Report - North Carolina Agricultural Experiment Station Volume 1

Report - North Carolina Agricultural Experiment Station Volume 1

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This historic book may have numerous typos and missing text. Purchasers can download a free scanned copy of the original book (without typos) from the publisher. Not indexed. Not illustrated. 1879 edition. Excerpt: ...in any of the necessary ingredients of plant food, which may easily be the case, when the potash and phosphoric acid have been too largely drawn upon. The recognition of a suitable soil for sugar beets presents greater difficulties than for many other plants, for they obtain most of their indispensable nutriment, by means of their long root, from the sub-soil, and the composition of this subsoil is therefore of immense importance. It is on this account that the experiments hitherto, with superficial manuring, have yielded no uniform results. We manure that portion of the soil, to be sure, from which the growing beet does long derive nourishment, but not that portion whence the plant obtains its food during the all important period of the formation of sugar. And the chemical means of sending the manures down into the sub-soil (viz: by admixture of chloride of sodium), are by no means so certain in their application that we can trust confidently that invariable results will follow every such experiment. On the other hand, and in perfect accord with this, deep 'plowing (subsoiling) has given the best and surest results in beet culture; and all observations upon the happy influence of the steam plow upon the beet crop, without exception (if we look at them in the proper.light), may be referred back to this cause, deep plowing. From this standpoint, those efforts which have for their aim the improving of the sub-soil by mechanical, as well as by chemical means, are the most important in beet cultivation. In other words, on one hand the deeper cultivation of the ground; on the other, the sub-soiling ' unter grunddungung, ' (manuring the subsoil.) Chemical analysis of that portion of the soil which we are accustomed to call the sub-soil (' acker-krum')...show more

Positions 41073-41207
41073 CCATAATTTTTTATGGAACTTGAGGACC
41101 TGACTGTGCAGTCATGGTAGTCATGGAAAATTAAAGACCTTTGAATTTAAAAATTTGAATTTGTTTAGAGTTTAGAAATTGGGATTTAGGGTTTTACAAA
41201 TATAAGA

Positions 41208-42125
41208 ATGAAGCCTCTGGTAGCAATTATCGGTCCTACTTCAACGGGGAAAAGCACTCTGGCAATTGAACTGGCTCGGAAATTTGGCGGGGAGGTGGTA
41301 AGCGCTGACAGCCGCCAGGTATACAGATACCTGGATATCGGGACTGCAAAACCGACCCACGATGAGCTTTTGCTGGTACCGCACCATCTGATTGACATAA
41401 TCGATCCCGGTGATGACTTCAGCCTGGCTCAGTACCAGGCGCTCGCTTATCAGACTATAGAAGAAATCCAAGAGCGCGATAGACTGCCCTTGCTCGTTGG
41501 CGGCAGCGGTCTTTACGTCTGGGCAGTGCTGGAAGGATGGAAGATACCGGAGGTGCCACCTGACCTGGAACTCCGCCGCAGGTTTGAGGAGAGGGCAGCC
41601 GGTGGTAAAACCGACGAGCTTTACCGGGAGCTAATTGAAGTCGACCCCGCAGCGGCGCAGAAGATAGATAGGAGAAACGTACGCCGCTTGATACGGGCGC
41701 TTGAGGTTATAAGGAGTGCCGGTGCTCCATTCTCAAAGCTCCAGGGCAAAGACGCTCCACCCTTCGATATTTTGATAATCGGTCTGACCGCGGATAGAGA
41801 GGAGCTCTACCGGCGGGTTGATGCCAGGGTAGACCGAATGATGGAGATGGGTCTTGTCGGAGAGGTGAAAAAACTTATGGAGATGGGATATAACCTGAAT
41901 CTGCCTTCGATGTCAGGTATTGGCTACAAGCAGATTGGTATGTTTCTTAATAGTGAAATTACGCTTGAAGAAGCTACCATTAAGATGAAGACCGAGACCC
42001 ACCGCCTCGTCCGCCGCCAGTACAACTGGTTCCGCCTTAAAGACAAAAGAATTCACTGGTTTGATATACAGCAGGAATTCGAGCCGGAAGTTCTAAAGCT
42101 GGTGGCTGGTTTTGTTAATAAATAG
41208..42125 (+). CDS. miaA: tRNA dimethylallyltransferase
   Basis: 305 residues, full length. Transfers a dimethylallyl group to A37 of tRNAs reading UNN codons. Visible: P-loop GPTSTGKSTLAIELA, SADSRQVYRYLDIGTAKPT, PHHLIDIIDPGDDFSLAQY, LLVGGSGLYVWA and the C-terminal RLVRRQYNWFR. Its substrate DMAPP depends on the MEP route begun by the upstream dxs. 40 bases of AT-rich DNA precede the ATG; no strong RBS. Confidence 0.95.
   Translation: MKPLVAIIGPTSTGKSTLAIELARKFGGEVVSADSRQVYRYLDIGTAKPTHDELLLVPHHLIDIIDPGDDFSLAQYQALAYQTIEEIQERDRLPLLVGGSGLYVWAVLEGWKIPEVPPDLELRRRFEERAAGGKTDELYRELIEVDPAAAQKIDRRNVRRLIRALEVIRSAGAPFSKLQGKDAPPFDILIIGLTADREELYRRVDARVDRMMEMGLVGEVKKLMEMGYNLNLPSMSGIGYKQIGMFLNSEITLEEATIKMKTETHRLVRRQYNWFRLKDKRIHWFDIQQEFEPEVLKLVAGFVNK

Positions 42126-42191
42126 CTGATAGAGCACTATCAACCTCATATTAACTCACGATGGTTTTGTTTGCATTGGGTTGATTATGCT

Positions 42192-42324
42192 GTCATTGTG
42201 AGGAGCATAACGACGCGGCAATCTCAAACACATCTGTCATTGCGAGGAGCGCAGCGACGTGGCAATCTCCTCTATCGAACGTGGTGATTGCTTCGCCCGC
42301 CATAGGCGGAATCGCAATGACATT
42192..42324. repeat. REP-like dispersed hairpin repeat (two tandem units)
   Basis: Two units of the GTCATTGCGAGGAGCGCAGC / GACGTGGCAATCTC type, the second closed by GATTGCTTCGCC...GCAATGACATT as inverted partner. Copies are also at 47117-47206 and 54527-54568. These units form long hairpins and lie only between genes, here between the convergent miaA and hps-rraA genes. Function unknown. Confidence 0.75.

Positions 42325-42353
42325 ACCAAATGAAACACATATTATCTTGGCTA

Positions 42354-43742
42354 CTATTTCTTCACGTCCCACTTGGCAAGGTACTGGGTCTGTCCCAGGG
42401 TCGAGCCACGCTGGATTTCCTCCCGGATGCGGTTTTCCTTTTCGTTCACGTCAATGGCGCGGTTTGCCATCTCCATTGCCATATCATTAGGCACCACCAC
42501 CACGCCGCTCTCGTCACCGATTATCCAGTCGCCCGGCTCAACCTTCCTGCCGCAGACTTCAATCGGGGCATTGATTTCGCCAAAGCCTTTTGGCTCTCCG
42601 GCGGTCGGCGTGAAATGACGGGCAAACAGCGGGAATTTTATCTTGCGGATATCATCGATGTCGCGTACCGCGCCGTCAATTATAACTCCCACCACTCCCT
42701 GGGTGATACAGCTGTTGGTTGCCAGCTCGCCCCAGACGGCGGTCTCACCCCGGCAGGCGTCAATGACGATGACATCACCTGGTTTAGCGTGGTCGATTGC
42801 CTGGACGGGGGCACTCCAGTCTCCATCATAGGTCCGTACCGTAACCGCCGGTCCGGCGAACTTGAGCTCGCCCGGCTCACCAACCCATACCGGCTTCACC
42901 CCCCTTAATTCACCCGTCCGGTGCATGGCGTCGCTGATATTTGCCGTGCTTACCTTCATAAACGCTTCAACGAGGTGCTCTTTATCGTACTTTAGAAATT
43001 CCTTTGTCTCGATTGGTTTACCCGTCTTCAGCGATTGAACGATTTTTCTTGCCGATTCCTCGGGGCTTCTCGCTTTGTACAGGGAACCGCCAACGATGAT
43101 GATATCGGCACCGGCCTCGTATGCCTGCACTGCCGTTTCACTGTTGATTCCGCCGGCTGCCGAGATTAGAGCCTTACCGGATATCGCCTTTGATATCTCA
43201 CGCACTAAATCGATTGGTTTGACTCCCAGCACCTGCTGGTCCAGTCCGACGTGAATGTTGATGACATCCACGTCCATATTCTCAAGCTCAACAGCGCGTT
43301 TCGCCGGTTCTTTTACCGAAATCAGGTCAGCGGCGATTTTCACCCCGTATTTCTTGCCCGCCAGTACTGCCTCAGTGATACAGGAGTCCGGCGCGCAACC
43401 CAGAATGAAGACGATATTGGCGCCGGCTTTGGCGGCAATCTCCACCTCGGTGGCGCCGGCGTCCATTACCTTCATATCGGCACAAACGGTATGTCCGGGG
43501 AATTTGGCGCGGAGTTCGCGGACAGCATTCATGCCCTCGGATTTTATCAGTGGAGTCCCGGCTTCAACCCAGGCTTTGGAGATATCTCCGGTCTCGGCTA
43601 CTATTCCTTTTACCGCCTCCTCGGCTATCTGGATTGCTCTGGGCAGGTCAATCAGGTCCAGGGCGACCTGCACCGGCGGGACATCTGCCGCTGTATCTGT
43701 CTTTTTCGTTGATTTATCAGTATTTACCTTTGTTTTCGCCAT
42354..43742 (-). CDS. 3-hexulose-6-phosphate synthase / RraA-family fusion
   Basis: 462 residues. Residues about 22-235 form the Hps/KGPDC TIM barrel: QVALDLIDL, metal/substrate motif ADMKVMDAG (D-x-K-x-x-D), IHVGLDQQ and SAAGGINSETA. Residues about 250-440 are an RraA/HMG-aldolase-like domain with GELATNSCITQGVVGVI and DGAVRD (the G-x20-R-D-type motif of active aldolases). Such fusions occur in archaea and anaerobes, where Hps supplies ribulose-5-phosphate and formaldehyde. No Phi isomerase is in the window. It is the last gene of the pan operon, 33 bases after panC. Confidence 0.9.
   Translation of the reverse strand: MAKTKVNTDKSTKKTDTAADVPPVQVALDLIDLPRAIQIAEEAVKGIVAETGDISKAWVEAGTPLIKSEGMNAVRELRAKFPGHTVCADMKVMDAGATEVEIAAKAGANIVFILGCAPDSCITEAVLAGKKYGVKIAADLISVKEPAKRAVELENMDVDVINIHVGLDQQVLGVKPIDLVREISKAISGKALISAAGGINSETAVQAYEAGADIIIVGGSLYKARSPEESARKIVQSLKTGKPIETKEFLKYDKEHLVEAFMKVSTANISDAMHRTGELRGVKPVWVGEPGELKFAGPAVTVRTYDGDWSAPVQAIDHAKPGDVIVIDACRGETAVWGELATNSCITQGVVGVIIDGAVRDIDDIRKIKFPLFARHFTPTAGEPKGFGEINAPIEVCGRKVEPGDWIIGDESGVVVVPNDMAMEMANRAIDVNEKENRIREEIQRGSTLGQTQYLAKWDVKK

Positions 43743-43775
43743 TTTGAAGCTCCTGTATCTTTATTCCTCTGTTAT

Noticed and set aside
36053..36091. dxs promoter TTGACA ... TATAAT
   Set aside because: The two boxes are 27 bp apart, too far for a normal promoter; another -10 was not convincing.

Product details

  • Paperback | 56 pages
  • 189 x 246 x 3mm | 118g
  • Rarebooksclub.com
  • Miami Fl, United States
  • English
  • black & white illustrations
  • 1236552393
  • 9781236552396